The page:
Q&A: Formulating with Plant-Based Protein

January 24th, 2023

Protein Series

Learn how to develop a trailblazing product by: 

  • Exploring emerging protein trends 
  • Overcoming plant-based formulation challenges 
  • Innovating with almonds 

We talked with Kurt Waananen, R&D Director at Blue Diamond Growers, to learn more about the latest consumer protein demands, and opportunities for innovation with almonds. 

Where do you see protein innovation taking place? What is driving consumer interest in plant-based protein?

Today, most consumers associate protein with a healthy, balanced diet, and it's playing a bigger role in their food and beverage purchase decisions. As a result, protein claims have been expanding beyond the functional food category and into snacks, bakery products, and even more indulgent offerings, like cookies and chocolate. R&D teams are focused on bringing added protein to a wide variety of applications as consumers look for more robust, better-for-you snack and meal replacement options. 

Consumers' desire for healthier and environmentally responsible ingredients is driving the rapid pace of innovation in plant-based protein. According to data, 36% of consumers eat plant-based protein products for health benefits, and 21% choose plant-based options for the perceived sustainability benefits1. This is providing an opportunity for R&D teams to use nutritious plant-based protein within better-for-you products. 

What should formulators consider when choosing a protein source?

With 49% of consumers citing "taste concerns" for a reason to not eat plant-based proteins1, formulators must carefully select ingredients that don't overpower the product to expand their market. Many plant-based proteins have an unappealing or "earthy" aftertaste that tends to deter consumers from plant-based offerings. Though R&D professionals can use masking agents to improve flavor, these often detract from better-for-you benefits, something that is highly valued by consumers. Product developers should look for protein sources with a neutral flavor profile, which will help them create better-tasting, better-for-you products with a nutritious label, such as almond protein powder or almond butter. 

What are some common challenges that arise when working with plant-based proteins, and what can R&D teams do to overcome them?

One of the most common challenges is achieving the right texture while also meeting protein targets. Many plant-based proteins are highly water and oil absorbent and tend to compete for available water in the formulation. As a result, the addition of some plant-based protein can lead to a gritty or chalky texture in beverages, and a dry texture in baked goods and snacks. Reducing other high water absorbing ingredients will allow for higher protein ingredient levels to be achieved in many plant-based applications. In protein and nutrition bars, for example, replacing granulated sugar with liquid sweeteners and adjusting functional water-binding starches or hydrocolloids can allow for higher protein levels that deliver a desirable chewy texture.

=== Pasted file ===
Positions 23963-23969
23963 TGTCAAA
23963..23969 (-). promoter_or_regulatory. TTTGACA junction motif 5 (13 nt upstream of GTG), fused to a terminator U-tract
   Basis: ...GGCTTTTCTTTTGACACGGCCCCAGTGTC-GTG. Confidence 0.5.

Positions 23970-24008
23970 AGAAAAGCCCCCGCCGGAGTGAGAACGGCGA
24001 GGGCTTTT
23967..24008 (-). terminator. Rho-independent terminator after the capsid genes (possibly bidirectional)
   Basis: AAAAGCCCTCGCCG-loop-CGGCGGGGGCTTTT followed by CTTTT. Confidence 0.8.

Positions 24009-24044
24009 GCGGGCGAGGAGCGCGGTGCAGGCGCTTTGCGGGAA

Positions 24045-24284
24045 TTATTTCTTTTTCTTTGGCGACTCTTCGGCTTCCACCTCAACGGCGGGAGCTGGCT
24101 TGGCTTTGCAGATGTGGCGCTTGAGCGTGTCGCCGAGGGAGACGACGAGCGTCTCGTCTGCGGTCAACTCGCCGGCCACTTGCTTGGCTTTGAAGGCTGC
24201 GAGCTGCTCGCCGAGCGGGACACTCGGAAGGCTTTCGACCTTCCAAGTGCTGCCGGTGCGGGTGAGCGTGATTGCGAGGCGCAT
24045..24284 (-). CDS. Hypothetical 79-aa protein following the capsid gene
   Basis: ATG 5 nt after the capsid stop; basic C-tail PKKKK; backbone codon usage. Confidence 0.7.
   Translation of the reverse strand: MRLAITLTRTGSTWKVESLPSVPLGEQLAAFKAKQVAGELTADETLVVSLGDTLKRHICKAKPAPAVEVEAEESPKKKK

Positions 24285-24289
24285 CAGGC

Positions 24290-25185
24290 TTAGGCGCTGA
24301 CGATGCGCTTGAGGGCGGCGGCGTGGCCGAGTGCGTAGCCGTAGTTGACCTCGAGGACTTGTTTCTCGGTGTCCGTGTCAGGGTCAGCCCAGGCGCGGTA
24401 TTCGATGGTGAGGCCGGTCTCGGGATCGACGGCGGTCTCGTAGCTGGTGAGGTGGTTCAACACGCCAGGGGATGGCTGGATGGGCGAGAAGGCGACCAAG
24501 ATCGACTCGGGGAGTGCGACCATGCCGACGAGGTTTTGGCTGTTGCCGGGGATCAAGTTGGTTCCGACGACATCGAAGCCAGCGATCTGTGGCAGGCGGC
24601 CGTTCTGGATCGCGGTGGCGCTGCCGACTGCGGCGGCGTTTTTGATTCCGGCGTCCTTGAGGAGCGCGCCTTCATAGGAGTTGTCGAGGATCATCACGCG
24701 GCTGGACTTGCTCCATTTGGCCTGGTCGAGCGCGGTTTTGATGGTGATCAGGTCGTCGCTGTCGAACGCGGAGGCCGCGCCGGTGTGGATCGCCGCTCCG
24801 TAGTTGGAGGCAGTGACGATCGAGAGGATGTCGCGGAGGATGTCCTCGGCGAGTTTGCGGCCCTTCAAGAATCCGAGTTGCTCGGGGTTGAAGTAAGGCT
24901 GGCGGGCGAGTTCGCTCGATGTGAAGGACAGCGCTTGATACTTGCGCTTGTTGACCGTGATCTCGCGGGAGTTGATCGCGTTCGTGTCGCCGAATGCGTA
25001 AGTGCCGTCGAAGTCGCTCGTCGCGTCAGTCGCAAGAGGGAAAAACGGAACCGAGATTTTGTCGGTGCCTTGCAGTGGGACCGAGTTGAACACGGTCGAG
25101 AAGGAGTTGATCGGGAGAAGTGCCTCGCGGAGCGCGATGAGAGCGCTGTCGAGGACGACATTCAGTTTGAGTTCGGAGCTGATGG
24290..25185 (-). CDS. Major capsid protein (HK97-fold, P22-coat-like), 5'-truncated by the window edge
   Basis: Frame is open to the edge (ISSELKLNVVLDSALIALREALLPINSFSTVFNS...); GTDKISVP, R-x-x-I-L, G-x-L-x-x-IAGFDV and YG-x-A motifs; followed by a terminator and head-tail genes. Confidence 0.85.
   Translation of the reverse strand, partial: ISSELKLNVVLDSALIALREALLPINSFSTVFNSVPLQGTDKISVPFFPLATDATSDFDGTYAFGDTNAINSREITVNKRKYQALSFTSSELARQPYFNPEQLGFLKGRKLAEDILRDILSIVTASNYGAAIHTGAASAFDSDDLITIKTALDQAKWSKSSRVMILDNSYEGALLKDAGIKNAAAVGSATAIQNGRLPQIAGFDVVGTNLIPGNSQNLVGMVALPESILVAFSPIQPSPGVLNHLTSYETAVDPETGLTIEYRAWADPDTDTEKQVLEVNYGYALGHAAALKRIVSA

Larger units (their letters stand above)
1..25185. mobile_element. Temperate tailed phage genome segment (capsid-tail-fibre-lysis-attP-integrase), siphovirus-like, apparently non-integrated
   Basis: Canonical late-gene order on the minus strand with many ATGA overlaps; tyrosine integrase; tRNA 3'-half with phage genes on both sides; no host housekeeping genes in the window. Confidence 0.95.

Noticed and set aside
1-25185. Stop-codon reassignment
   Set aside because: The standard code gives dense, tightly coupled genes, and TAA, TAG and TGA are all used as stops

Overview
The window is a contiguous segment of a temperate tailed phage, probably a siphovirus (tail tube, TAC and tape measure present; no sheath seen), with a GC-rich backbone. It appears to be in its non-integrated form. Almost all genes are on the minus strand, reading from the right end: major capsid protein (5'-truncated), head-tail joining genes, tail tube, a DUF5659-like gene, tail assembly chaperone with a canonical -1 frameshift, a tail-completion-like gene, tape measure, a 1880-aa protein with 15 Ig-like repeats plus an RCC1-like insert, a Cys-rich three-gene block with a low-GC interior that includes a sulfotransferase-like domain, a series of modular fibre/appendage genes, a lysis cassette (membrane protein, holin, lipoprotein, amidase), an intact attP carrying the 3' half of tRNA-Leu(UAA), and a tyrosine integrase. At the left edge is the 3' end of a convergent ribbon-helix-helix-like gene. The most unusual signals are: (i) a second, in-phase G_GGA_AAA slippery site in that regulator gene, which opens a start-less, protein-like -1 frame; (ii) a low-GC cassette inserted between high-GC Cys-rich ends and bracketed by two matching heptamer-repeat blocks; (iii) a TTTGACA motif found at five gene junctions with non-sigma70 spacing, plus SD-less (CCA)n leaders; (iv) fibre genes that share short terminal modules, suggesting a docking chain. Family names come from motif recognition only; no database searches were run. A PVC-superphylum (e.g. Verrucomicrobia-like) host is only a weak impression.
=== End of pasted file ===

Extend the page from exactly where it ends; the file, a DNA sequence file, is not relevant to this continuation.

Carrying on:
What sets almond protein powder apart from other forms of plant protein?

Almond protein powder offers formulators a better-for-you, clean-tasting protein solution. Its nutritional benefits, including high fiber and low-fat content, helps create a mild and balanced flavor profile that complements virtually any application, like protein ice cream. Additionally, almond protein powder is milled to a fine granulation, allowing for a smooth mouthfeel.

When used within a protein blend, almond protein powder provides flavor masking benefits, helping to dilute the earthy notes and textures contributed by other protein sources. This helps deliver optimal taste and texture in the finished product. The combination of these attributes makes it possible for formulators to use almond protein powder as a base for new, protein-enriched products with great taste, texture and a better-for-you formulation.

What else do almonds bring to plant-based protein products?

Almonds have a reputation as a natural superfood and are seen as a healthy, "value added" ingredient in a variety of better-for-you products. Ounce-for-ounce, almonds are the tree nut highest in protein and five other essential nutrients - fiber, calcium, vitamin E, riboflavin and niacin. Almonds also boast a heart-healthy fat profile, with 13 grams of "good" unsaturated fat and only 1 gram of saturated fat in every ounce. 

With almond protein powder, R&D teams can capitalize on consumers' well-established trust in the health and taste of almonds, as well as the shift towards high protein to develop a product that aligns with changing consumer needs. 

If you're hungry for additional insights on better-for-you bakery formulations, be sure to tune in here to listen to our podcast episode with Stephanie Doan, Manager of Product Innovation, and Debbie Rogoff, Sales Director. Looking for more applied almond expertise from the Blue Diamond team? Contact us with any ingredient-related questions and start the process of creating the next trendsetting, better-for-you product today!   


  1. "Plant-based Proteins - US - 2022," Mintel. 2022. 

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